IRS-1 is an adaptor protein commonly involved in growth factor receptor signaling. IRS-1 is also activated through tyrosine phosphorylation by JAKs in response to IFNα (Burfoot et al., 1997 ), and it contains a Scr homology 2-domain that recruits p85, the regulatory subunit of PI3K, to the receptor, thus leading to the activation of PI3K (Shoelson et al., 1992 ). To verify that the link between the IFN receptor and PI3K was unaffected by the cytoplast preparation, we also examined whether IRS-1 translocates from the cytoplasm to the plasma membrane in response to IFNα treatment. Immunostaining shows that a clear IFNα-induced IRS-1 translocation from the cytoplasm to the plasma membrane occurs both in cytoplast and nucleated cells, (Figure 5b). In addition, we confirmed that the kinase cascade activated in nucleated cells was also activated in cytoplasts. We chose to study JNK activation because we found this kinase to be activated most proximal to the mitochondrial apoptotic machinery and dependent on PI3K, mTOR, PKCδ, and ERK activity. Cells and cytoplasts were stained with Hoechst to allow separation of enucleated cells from nucleated cells by electronic gating and an antibody recognizing the phosphorylated form of JNK (Thr183/Tyr185). The flow cytometric analysis showed a clear activation of JNK in cytoplasts (Figure 5c) and in nucleated cells (data not shown). JNK activation was also confirmed in FACS-sorted cytoplasts by Western blotting (data not shown).

A key event in the induction of the proapoptotic activity of PKCδ is its caspase-mediated cleavage to a 40-kDa fragment (Koriyama et al., 1999 ), and overexpression of this catalytic fragment rapidly leads to apoptosis (Ghayur et al., 1996 ). We found that IFNα induced PKCδ cleavage in U266-1984 myeloma cells. Furthermore, inhibition of both PI3K and mTOR completely blocked this cleavage, indicating that this activation occurs downstream of PI3K and mTOR. It has been previously shown that PKCδ is a direct/indirect downstream target of PI3K and mTOR in other systems (Kumar et al., 2000 ; Baek et al., 2001 ). PKCδ activation has been shown to occur as the result of cleavage, and by phosphorylation (Kikkawa et al., 2002 ), although the exact relationship between these events has not been clearly established. A PI3K/mTOR-dependent phosphorylation of PKCδ may make it amenable for the efficient cleavage to the active proapoptotic 40-kDa fragment. Alternatively, it is possible that PI3K and/or mTOR directly or indirectly phosphorylate/activate a caspase/protease responsible for the cleavage of PKCδ in U266-1984 cells, thus leading to its conversion to its active proapoptotic form.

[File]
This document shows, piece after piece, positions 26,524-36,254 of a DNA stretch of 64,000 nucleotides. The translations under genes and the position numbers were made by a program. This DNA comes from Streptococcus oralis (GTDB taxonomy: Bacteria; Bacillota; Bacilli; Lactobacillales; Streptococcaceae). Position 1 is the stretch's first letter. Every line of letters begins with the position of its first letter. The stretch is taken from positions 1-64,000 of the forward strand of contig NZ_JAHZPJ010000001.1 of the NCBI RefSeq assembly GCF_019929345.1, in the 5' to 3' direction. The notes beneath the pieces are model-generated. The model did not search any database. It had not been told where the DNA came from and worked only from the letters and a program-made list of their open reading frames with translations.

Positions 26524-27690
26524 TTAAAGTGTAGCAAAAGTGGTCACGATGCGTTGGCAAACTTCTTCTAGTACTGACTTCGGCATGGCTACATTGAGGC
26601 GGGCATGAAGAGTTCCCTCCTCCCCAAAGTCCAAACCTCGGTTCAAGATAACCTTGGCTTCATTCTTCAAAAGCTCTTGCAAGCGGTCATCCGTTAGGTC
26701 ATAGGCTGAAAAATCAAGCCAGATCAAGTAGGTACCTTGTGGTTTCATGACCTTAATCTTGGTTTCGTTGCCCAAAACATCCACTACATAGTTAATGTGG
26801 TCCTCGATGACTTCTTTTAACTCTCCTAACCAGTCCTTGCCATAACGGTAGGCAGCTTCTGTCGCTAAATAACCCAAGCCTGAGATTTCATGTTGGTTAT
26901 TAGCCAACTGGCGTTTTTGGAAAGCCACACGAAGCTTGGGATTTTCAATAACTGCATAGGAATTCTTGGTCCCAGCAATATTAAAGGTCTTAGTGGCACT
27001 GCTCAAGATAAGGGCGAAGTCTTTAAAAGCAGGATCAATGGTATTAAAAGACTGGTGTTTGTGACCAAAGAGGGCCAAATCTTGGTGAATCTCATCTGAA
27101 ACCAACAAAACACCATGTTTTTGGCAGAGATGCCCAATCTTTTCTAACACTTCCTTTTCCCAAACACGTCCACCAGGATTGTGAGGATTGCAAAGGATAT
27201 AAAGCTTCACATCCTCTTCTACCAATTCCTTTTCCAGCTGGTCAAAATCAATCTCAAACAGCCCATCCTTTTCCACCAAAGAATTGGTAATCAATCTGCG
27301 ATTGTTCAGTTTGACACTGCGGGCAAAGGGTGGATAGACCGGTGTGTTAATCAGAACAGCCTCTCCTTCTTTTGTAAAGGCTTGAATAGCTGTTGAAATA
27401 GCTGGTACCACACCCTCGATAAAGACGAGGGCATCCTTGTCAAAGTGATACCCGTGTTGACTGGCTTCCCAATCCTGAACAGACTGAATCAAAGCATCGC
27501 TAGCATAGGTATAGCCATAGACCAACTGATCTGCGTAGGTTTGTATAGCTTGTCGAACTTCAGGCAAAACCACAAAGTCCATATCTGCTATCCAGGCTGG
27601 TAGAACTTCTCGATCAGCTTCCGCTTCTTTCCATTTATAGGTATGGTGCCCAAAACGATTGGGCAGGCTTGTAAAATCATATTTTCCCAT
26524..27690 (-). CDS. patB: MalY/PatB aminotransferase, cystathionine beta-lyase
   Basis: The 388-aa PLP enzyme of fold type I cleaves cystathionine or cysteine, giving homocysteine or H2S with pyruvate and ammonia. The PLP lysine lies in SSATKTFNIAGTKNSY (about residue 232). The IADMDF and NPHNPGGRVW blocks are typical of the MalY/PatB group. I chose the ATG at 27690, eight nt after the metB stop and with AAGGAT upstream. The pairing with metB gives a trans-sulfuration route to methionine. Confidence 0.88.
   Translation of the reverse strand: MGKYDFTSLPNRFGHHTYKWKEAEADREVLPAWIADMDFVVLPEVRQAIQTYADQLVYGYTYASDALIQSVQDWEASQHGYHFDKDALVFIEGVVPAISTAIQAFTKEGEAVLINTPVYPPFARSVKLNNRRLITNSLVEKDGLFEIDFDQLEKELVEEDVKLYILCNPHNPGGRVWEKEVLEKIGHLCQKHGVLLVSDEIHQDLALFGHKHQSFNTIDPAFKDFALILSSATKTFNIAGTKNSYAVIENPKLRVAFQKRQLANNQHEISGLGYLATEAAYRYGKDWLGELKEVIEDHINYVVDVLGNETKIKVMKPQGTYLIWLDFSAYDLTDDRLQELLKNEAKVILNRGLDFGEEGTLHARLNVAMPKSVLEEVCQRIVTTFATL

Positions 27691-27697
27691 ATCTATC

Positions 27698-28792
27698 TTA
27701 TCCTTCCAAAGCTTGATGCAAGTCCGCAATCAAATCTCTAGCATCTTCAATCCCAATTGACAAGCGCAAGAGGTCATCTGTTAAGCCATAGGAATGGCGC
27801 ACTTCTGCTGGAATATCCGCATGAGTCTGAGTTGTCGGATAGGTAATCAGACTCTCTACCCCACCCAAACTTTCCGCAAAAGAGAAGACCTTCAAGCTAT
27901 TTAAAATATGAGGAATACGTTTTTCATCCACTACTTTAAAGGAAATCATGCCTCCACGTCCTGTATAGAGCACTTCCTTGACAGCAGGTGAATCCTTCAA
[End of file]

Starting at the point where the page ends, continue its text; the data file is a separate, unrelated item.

Although ERK activation has mainly been associated with survival and proliferation, the ERK module is also involved in apoptosis in some systems, such as apoptosis induced by cisplatin and asbestos (Hayakawa et al., 1999 ; Persons et al., 1999 ). Inhibition of PKCδ by rottlerin led to a significant inhibition of ERK phosphorylation and reduced apoptosis in response to IFNα. Indeed, PKCδ has been shown to activate MEK/ERK signaling and through this pathway to promote 12-O-tetradecanoylphorbol-13-acetate-induced apoptosis (Ueda et al., 1996 ).

It is generally believed that the cellular effects of IFNα are exerted by the expression of IFN-stimulated genes, regulated through the JAK/STAT pathway (Ihle and Kerr, 1995 ; Darnell, 1997 ). We and others have previously shown that the IFNα-induced activation of the PI3K/mTOR module, that in the present study was found to act upstream of PKCδ, ERK, and JNK, acts independently of STAT activation (Thyrell et al., 2004 ; Kaur et al., 2005 ). Conversely, it has previously been noted that both type I and type II IFN-induced PKCδ activation can be responsible for the phosphorylation of STAT1 on Ser727 and for STAT-dependent gene expression in some systems (Uddin et al., 2002 ; Kaur et al., 2005 ). However, our data do not support a role for PKCδ in STAT activation in the present system, because pretreatment with rottlerin did not alter STAT1 serine or tyrosine phosphorylation or the induction of several known IFN-stimulated genes. Similarly, inhibition of JNK, which resulted in a clear block of apoptosis, did not affect IFNα-induced STAT phosphorylation or induction of known ISGs. This implies that STAT activation is not sufficient for executing IFN-induced apoptosis. This fact, together with strong evidence for the cytoplasmic phosphorylation cascades being of a major importance, prompted us to explore the possibility that IFNα-induced apoptosis might occur in the absence of nuclear events.

LOD was first introduced by the American Institute of Architects (AIA) in 2008 when it defined five different levels of development to define the detailing levels in a BIM model. But the concept of LOD was present much before that.

Unlike other Autodesk products, Autodesk Infrastructure Map Server 2013 does not start the activation process when you launch the program for the first time. You must manually activate Infrastructure Map Server by clicking Start Programs (or All Programs) Autodesk Autodesk Infrastructure Map Server 2013 Autodesk Infrastructure Map Server 2013 Licensing Activator.